History of Chinatowns documented at museum


By Alison Gregor

Wedged among Chinatown’s herbalists, fishmongers and the stores selling satin hats with fake pigtails is a lantern-shaped gallery that sheds a little light on the sometimes inscrutable Chinese-American experience.

Displaying artifacts donated and salvaged, the Museum of Chinese in the Americas doesn’t just touch on the history of Manhattan’s well-known neighborhood, but that of Chinatowns spread from Canada to Mexico to Peru.

The history project that grew into the museum started in 1980, but the history of the Chinese people in the Americas, traced back four centuries, is one that is still in the budding stages of its documentation. Even so, the tiny museum, with a gallery designed by acclaimed Chinese-American architect Billie Tsien, is luring some sophisticated museum-goers.

“These are experiences or impressions of Chinese-Americans as Chinese-Americans, not just as Chinese immigrants to America,” said Ken Liu of Boston recently. “There is a blending of two cultures.”

Liu is writing a novel based on the 19th-century Asian-American experience in the United States. Though he has read the history of Chinese-Americans in this country, he said the museum gave him a sense of their physical reality.

His friend, Lisa Tang agreed, ogling a high-heeled slipper, all of four inches long, made by Chu Foke in the early 20th century for her bound feet. After immigrating to the United States, Foke removed her bindings, and her feet expanded to a normal size but never quite recovered.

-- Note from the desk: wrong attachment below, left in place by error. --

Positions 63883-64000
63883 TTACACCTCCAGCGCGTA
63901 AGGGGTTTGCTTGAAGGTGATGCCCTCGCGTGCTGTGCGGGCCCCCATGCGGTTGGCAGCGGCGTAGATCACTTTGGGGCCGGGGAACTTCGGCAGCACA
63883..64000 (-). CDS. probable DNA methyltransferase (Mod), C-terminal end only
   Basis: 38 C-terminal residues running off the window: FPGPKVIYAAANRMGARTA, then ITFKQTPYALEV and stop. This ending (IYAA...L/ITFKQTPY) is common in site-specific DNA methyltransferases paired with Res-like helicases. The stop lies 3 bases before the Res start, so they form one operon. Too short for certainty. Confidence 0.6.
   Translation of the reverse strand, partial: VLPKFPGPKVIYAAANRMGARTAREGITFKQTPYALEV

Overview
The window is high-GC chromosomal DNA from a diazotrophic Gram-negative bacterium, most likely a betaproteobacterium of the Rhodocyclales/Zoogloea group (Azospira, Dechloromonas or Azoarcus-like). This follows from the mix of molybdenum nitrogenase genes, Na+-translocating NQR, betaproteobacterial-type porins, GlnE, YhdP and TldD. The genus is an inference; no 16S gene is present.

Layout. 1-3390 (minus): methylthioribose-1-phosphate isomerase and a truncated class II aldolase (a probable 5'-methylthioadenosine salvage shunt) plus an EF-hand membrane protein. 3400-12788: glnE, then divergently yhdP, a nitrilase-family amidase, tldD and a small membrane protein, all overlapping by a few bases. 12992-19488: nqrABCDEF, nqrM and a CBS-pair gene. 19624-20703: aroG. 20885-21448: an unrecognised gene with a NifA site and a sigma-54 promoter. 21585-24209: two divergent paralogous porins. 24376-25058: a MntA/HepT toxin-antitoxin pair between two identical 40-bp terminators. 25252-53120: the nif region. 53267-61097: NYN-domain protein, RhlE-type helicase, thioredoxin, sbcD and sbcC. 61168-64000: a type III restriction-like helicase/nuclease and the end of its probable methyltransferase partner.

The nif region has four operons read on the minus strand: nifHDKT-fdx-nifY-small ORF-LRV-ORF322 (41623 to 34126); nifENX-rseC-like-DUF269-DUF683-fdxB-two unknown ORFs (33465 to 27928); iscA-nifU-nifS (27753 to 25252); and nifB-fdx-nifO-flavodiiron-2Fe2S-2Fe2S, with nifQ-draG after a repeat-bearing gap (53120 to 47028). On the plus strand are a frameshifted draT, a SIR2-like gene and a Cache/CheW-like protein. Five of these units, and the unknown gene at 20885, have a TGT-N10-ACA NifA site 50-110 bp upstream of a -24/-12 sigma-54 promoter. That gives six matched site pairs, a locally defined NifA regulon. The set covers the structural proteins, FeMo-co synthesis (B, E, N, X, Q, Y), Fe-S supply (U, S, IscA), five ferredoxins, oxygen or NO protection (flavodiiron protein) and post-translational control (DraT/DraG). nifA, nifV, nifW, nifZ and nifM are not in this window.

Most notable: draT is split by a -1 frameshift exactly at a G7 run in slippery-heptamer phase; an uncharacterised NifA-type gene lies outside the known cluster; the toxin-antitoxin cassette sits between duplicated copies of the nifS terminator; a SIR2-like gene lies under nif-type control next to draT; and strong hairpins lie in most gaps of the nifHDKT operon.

“They were really walking on stumps,” Tang marveled. “That is quite striking.”

Many of the artifacts in the museum’s permanent exhibit were salvaged, and therefore, remain somewhat of a mystery, said Cynthia Lee, the museum’s Deputy Director of Programs.

Liu was particularly struck by a “family photograph” on display that captured the fragmented existence of many immigrant families, not just Chinese-Americans. Images of loved ones were cut out of various photos and pasted onto a print of those family members who could actually be assembled in a studio.

The composite photograph was salvaged from the trash of a photographer’s studio and exhibited in anonymity for years, Lee said. That is, until Lee’s godmother visited the museum and recognized a young girl in the photograph.

“We tracked [the young girl] down, and it turns out that this, indeed, was her family,” Lee said. “She hadn’t met her older sister pictured in the photograph with her until she was 20 years old.”

Around 1965, Manhattan’s Chinatown went through a radical change: Immigration laws were amended to permit entire families to enter the United States, and 99-year leases in New York City were expiring. Many of the Chinese bachelors, who had never found wives for lack of female Chinese immigrants, began retiring, moving and throwing out their valuables.

The streets of Manhattan’s Chinatown were lined with artifacts – a museum waiting to happen. The New York Chinatown History Project took advantage of that mass disposal. Members found trunks of silky Cantonese opera robes, storefront signs in Mandarin, and diminutive handmade furniture crafted to fit into tenement housing stock and storefronts with limited space.